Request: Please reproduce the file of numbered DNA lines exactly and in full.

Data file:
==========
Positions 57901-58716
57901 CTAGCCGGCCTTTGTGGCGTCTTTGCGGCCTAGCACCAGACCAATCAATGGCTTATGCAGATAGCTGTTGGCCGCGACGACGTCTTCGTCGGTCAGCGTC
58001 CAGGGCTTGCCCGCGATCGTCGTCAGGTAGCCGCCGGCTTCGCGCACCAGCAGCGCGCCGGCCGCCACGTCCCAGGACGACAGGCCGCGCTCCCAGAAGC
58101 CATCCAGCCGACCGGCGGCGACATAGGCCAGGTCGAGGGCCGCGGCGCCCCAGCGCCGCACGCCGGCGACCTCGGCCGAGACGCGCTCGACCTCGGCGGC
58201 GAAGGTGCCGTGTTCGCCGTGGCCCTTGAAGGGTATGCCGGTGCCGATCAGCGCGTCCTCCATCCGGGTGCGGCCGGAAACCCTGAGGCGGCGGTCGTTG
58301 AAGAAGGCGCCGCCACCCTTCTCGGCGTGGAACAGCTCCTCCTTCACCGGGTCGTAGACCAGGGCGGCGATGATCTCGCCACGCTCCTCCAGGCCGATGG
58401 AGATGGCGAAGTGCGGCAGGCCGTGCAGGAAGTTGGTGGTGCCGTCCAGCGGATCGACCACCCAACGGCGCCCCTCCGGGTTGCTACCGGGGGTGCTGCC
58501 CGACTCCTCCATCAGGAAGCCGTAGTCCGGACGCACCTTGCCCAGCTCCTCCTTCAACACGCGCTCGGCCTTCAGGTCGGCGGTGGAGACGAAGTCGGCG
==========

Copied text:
Positions 57901-58716
57901 CTAGCCGGCCTTTGTGGCGTCTTTGCGGCCTAGCACCAGACCAATCAATGGCTTATGCAGATAGCTGTTGGCCGCGACGACGTCTTCGTCGGTCAGCGTC
58001 CAGGGCTTGCCCGCGATCGTCGTCAGGTAGCCGCCGGCTTCGCGCACCAGCAGCGCGCCGGCCGCCACGTCCCAGGACGACAGGCCGCGCTCCCAGAAGC
58101 CATCCAGCCGACCGGCGGCGACATAGGCCAGGTCGAGGGCCGCGGCGCCCCAGCGCCGCACGCCGGCGACCTCGGCCGAGACGCGCTCGACCTCGGCGGC
58201 GAAGGTGCCGTGTTCGCCGTGGCCCTTGAAGGGTATGCCGGTGCCGATCAGCGCGTCCTCCATCCGGGTGCGGCCGGAAACCCTGAGGCGGCGGTCGTTG
58301 AAGAAGGCGCCGCCACCCTTCTCGGCGTGGAACAGCTCCTCCTTCACCGGGTCGTAGACCAGGGCGGCGATGATCTCGCCACGCTCCTCCAGGCCGATGG
58401 AGATGGCGAAGTGCGGCAGGCCGTGCAGGAAGTTGGTGGTGCCGTCCAGCGGATCGACCACCCAACGGCGCCCCTCCGGGTTGCTACCGGGGGTGCTGCC
58501 CGACTCCTCCATCAGGAAGCCGTAGTCCGGACGCACCTTGCCCAGCTCCTCCTTCAACACGCGCTCGGCCTTCAGGTCGGCGGTGGAGACGAAGTCGGCG